The Federal Reserve, the central bank of the United States, on Wednesday raised its policy rate by 75 basis points. This is the Federal Reserve’s third consecutive rate hike since June, and it heralds many larger hikes in the coming months.
How will the US Federal Reserve’s aggressive interest rate hike affect the Indian economy? There is a popular saying that when America sneezes, the rest of the world catches a cold. This is evident from its impact on global stock, currency and commodity markets.
The Fed’s action sent global stock markets into the fray. Indian stock markets, major indexes fell for the third consecutive day on Thursday. 30 S&P BSE Sensex shares fell 337.06 points, or 0.57%, to 59,119.72 points. The National Stock Exchange’s broader Nifty 50 fell 88.55 points or 0.5% to close at 17,629.80 points.
The Indian rupee fell to a record low of 80.86 per US dollar on Thursday from the previous day’s close of 79.97. This was the rupee’s biggest single-day drop in value in seven months.
A positive interest rate hike by the Federal Reserve will put additional pressure on the stock market. As interest rates rise in the US, investors pull assets out of emerging markets. Due to high interest rates, more capital flows into the US economy.
The difference between interest rates in India and the United States has narrowed in recent months. This is because the Federal Reserve has been more aggressive in raising interest rates than the Reserve Bank of India.
The Federal Reserve’s cumulative interest rate increase is 300 basis points, or 3 percentage points. The Fed has raised interest rates by 75 basis points three times since June. On the other hand, the Reserve Bank of India (RBI) has raised its policy repo rate by 140 basis points since April.
The Federal Reserve System’s Board of Governors voted unanimously to raise the interest rate paid on reserve balances to 3.15%, effective September 22, 2022.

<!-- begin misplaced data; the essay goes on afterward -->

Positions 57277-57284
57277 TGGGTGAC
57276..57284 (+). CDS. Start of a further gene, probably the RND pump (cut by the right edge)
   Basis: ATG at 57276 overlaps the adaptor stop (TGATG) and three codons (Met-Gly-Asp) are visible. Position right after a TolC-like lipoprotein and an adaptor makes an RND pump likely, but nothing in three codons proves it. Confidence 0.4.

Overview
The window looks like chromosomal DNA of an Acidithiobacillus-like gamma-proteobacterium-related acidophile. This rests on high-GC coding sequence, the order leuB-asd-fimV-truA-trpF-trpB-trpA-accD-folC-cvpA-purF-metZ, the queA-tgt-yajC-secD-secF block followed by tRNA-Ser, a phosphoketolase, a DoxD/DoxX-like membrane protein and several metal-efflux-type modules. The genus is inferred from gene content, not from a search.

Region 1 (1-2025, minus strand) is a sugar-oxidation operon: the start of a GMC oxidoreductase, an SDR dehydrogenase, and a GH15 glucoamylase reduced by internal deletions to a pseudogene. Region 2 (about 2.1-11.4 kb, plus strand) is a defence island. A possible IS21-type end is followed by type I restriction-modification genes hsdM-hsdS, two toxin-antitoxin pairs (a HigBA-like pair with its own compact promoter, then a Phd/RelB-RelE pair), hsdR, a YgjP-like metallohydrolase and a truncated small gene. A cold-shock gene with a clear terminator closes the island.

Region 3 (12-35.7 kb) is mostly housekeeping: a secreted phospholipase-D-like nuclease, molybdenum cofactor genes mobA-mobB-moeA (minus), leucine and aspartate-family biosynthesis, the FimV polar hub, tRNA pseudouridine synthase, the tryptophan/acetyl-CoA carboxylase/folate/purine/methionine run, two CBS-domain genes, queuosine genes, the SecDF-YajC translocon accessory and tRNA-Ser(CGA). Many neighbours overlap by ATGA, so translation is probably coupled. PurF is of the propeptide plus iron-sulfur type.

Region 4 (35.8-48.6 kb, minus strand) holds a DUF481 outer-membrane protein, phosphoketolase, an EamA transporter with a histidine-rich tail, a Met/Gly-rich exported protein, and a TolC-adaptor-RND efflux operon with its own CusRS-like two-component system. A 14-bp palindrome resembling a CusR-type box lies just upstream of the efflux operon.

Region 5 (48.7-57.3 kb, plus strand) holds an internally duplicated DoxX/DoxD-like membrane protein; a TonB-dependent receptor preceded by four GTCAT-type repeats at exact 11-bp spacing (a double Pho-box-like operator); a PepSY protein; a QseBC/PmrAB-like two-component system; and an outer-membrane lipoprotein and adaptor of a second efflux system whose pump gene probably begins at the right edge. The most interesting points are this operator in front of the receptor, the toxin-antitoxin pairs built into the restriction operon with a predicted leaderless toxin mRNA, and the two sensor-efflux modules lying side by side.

In August, the RBI Monetary Policy Committee increased the repo rate by 50 basis points to 5.40%. The repo rate is the rate at which the central bank lends money to commercial banks.
So far in 2022, the RBI has tripled the policy repo rate. The cumulative gain is 140 basis points, or 1.40%. The RBI first raised the policy-return rate by 40 basis points in April and it has been increased by 50 basis points twice through August.
The US Federal Reserve has also tripled interest rates this year. However, the Fed has been more aggressive in raising rates when compared to the RBI. The US Fed’s cumulative interest rate hike is 300 basis points, or 3%.
The policy interest rate gap between the US and India, which stood at 3.85% at the beginning of this year, has narrowed to 2.25%.
A drastic rate hike by the Fed will force the RBI to raise the RBI repo rate. The RBI Monetary Policy Committee is scheduled to meet September 28-30. The RBI is expected to raise the repo rate by 35 to 50 basis points later this month.
PGS Chairman, Mr. Sumant Sinha, said that a 35-50 basis point increase in the benchmark rate seems inevitable at this time amid continued tightening of the US Federal Reserve and other central banks. currency.
Sinha said: “India is in a favorable position with growth coming from all quarters and inflation relatively under control. Falling crude oil prices will do good for the economy and we should starting the rate-cutting cycle from the beginning of fiscal 24”.
“While the Fed maintains a hawkish stance, the steady pace of rate hikes and a slight improvement in inflation suggest downward pressure,” said Ravindra Rao, head of commodities research at Kotak Securities. for the central bank to act aggressively.”
“We could see some adjustment to the US dollar as the central bank acknowledges an improving inflation situation. Another challenge for the US dollar could be a strong tightening of the US dollar. other central banks to control inflation as well as central bank interventions to support their currencies. Rao said.
The Indian economy is very vulnerable to interest rate hikes by the US Federal Reserve. High interest rates in the US will make Indian stocks less attractive to foreign investors. It could lead to capital outflow from India. This will put more pressure on the Indian rupee. A weak rupee will make imports more expensive leading to a widening current account deficit. The trade deficit could widen further. It could lead to prolonged import inflation forcing the RBI to implement a policy of aggressive rate hikes.
(Except for the title, this story has not been edited by NDTV staff and is published from an aggregated feed.)